Kreisler: No, budgeting is important. I think that driving yourself crazy over it is not healthy because life is to be enjoyed, occasionally spend on a nice bottle of wine, but budgeting can help and I think what is more useful than that strict budgeting sort of budget categories. I have this amount of discretionary spending for the week or I have this for food for the week, not to get too detailed because the more detailed you are, the more likely you are to sort of give up. Studies show people that try to count calories for every little thing eventually, it becomes too annoying and so they just give up and they don’t diet at all. So, have some systems in place. One thing that we advise people - and we do have some suggestions in the book, it’s not without advice - but one idea we’d give people to consider, if you will, is to have certain money put into their checking account from their paychecks, and others put into savings, because we tend to spend and consider the money we have to spend out of our checking account, what we see at the ATM, our discretionary spending, and if we sort of hide the money from ourselves, we will spend less, and even though on one level, we know we have that money, in the moment, we don’t see that. We just see what goes down in our balance in our checking, and ultimately, we humans are very adaptable, both with an increase in income and a decrease. If suddenly we get $100 less a week, we will adjust a little bit of our spending and after a month, we won’t even really notice, we will be back to who we are. Same as for getting $100 more to spend a week, you might get spoiled on some more lattes or have a nicer lunch now and then but eventually, we adjust and we are the same people that we were before, so if you sort of find a way to create a system to in essence not change our human nature and change these flaws but to work with them for ourselves, that’s what we hope people create, little systems and little rules for themselves that help them go on automatic or go on automatic in another direction.
Hoff: Yes, absolutely, and I read kind of some suggestions before from people that say you should really try to be more broad with your limitations versus specific, like you said, the counting calories versus maybe just eating healthy and splurging once a week. OK, so I always like to leave people with three things to really think about. What are three psychological traps maybe that we find ourselves in that we should be aware of going forward?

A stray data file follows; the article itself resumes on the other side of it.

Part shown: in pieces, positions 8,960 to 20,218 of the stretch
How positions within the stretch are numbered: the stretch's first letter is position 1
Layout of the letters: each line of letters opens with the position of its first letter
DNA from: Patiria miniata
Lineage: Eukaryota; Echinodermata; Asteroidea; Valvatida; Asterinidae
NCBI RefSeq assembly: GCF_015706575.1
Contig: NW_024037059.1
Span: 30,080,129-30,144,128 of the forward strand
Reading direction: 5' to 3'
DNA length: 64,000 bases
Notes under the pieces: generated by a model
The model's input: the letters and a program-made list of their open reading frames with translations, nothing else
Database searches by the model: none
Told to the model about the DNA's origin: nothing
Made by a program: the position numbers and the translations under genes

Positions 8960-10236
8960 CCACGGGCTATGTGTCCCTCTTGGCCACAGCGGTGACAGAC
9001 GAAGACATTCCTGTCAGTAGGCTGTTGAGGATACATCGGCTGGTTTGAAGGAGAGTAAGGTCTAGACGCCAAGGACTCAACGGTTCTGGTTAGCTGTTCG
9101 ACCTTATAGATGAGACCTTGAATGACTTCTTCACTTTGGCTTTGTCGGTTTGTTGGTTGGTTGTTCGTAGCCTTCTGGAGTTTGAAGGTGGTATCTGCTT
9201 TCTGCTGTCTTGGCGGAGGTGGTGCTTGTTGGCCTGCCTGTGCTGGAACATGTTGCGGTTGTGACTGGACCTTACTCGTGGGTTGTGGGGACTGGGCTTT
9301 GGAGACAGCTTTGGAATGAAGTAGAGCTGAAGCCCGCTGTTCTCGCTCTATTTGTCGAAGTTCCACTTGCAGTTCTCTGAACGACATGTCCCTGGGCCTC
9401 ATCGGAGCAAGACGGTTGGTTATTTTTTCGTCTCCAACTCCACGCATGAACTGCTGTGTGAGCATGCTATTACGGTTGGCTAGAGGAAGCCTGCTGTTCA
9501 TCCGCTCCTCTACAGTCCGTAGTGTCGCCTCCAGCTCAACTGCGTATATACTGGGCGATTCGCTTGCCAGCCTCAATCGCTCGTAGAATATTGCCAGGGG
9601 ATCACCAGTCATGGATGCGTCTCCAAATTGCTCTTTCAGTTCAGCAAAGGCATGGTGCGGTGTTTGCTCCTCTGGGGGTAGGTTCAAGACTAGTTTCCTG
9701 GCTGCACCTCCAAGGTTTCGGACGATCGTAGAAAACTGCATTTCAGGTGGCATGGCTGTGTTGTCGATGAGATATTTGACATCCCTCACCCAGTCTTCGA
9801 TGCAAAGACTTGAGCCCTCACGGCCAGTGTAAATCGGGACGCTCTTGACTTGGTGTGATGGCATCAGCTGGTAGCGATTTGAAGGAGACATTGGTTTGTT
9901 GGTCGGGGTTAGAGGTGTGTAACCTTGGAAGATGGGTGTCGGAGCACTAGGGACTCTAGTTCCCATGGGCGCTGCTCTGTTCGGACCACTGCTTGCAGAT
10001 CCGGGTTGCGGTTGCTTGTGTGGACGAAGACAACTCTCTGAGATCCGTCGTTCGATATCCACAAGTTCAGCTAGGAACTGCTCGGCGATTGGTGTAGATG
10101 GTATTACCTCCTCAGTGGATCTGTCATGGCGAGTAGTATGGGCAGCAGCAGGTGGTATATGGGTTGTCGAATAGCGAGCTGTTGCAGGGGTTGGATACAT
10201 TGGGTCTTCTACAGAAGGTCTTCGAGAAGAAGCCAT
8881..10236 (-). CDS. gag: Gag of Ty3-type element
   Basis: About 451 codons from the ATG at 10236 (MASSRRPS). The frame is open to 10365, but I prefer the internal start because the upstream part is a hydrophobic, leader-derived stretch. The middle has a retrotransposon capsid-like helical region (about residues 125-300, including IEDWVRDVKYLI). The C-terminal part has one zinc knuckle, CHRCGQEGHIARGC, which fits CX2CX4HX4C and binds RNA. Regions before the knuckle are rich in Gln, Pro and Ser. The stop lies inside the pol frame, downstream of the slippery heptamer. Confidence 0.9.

Kreisler: Sure, well, I think one psychological trap we touched on, that’s technology. Technology that makes it easier that it’s promoted as saying it’s easier to do these things and it’s for you, just beware. If it makes it easier to spend, it means you’re going to spend more, so be conscious. If someday, they introduced blink to pay or every time you blink, you shouldn’t sign up for that. Another thing is list prices or prices that seem irrelevant, like people we have in an example in the book, you go to a shoe store and in the window of the shoe store is a $2,000 pump. No one’s ever going to buy $2,000 pumps unless their name is Kardashian, right? So you are not going to buy that but then you go in the store and all of a sudden, there’s a $300 pump - and I don’t know a thing about women’s shoes so I don’t know if that’s [26:54] - but there’s a $300 shoes and suddenly, even if you’re not conscious of it, in the back of your mind, “Oh, compared to $2,000, it’s good.” So beware, beware of the first number you see in a purchase situation because it’s often there to trick you and to get you to adjust your expectations. I think the other thing is a broad issue of just stop and think now and then, and not all the time, but thinking, is this really the best use of my money and what else I can do with it? Again, going back to the food example, if you sit on your couch and you are watching a movie and you have a giant tub of popcorn, you’re just going to eat until you are done with that tub. If, however, you have the same amount of popcorn but it’s broken into six or seven little bags, every time you have to finish one and you open the next one, it’s a moment, just a moment, you’re still watching the movie, to think, “Oh, should I open this next bag?” The same way we are spending. Finding yourself ways to every now and then just stop and think for a second, should I do this? That’s all that we hope people do and we think that just doing those little moments, it’s going to improve people’s financial health.